Perhaps you were slightly unnerved by Silicon Valley cheering Google's startlingly convincing and conversant simulation of a human voice! You know they don't really give a damn about online fakery and abuse, so you know they won't give a damn what ends this tech is put to.
Thankfully, it probably won't work quite so well as the demo. Mr. Bandwagon's edit of Google's presentation is great, an artifact popping in perfect form from the near future's mercifullly unequal distribution.
The thing is this: if humans don't know they're talking to robots, they won't talk in a way robots will understand, which is what we tend to do with Siri and other voice assistants. It'll take a lot of machine learning to grasp the complexities and vagaries of truly natural human speech, a point so obvious that everyone assumes it will obviously be overcome.
Maybe we'll find ourselves talking robotically for the benefit of machines we believe are human. But it's more likely we'll become swiftly inoculated against The Voice, attuned to its little shibboleths and flaws--no Voight-Kampff test necessary--at least for now. We'll just be angrier than ever at our phones, hanging up at the first sign of Robocall 2.0, until it becomes so pervasive we have no choice. Read the rest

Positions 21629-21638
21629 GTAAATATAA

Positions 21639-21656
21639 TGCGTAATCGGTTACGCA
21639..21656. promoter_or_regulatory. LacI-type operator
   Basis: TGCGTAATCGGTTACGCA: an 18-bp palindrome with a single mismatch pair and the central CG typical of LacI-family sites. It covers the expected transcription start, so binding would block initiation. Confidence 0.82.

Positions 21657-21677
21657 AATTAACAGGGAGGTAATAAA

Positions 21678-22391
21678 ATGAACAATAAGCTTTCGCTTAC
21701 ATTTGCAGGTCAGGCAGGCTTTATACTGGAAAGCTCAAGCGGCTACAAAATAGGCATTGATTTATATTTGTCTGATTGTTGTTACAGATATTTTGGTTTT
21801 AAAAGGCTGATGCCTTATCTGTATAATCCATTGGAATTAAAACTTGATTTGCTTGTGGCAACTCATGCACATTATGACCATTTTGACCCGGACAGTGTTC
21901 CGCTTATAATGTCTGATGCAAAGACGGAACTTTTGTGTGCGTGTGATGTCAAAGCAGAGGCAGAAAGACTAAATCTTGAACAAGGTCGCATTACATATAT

Every three years, the US Copyright Office asks for proposals for exemptions to Section 1201 of the DMCA, which bans breaking DRM; in 2015, the Electronic Frontier Foundation won a broad "jailbreaking" exemption to modify the firmware of phones and tablets; this year, we're asking for that permission to be extended to smart speakers like Alexa/Echo, Google Home, Apple HomePods, and the smaller players in the market.
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At $20, the Eufy Genie Smart Speaker With Amazon Alexa is the least expensive hands-free Alexa speaker I know of. I got my first Alexa device last year (a Dot) and my family uses it many times a day to listen to podcasts, get NPR news briefings, weather forecasts, audiobooks, latest bitcoin price, word definitions, Wikipedia entries, kitchen timer and more. I don't have this particular item, but I ordered one for upstairs. Read the rest
In DolphinAttack: Inaudible Voice Commands, researchers from Zhejiang University demonstrate an attack on popular voice assistants in laptops and mobile devices from Apple, Google, Amazon, Microsoft, Samsung, and Huawei: by commanding these assistants using speech that has been shifted to ultrasonic ranges, they are able to hijack devices in public places without their owners' knowledge. Read the rest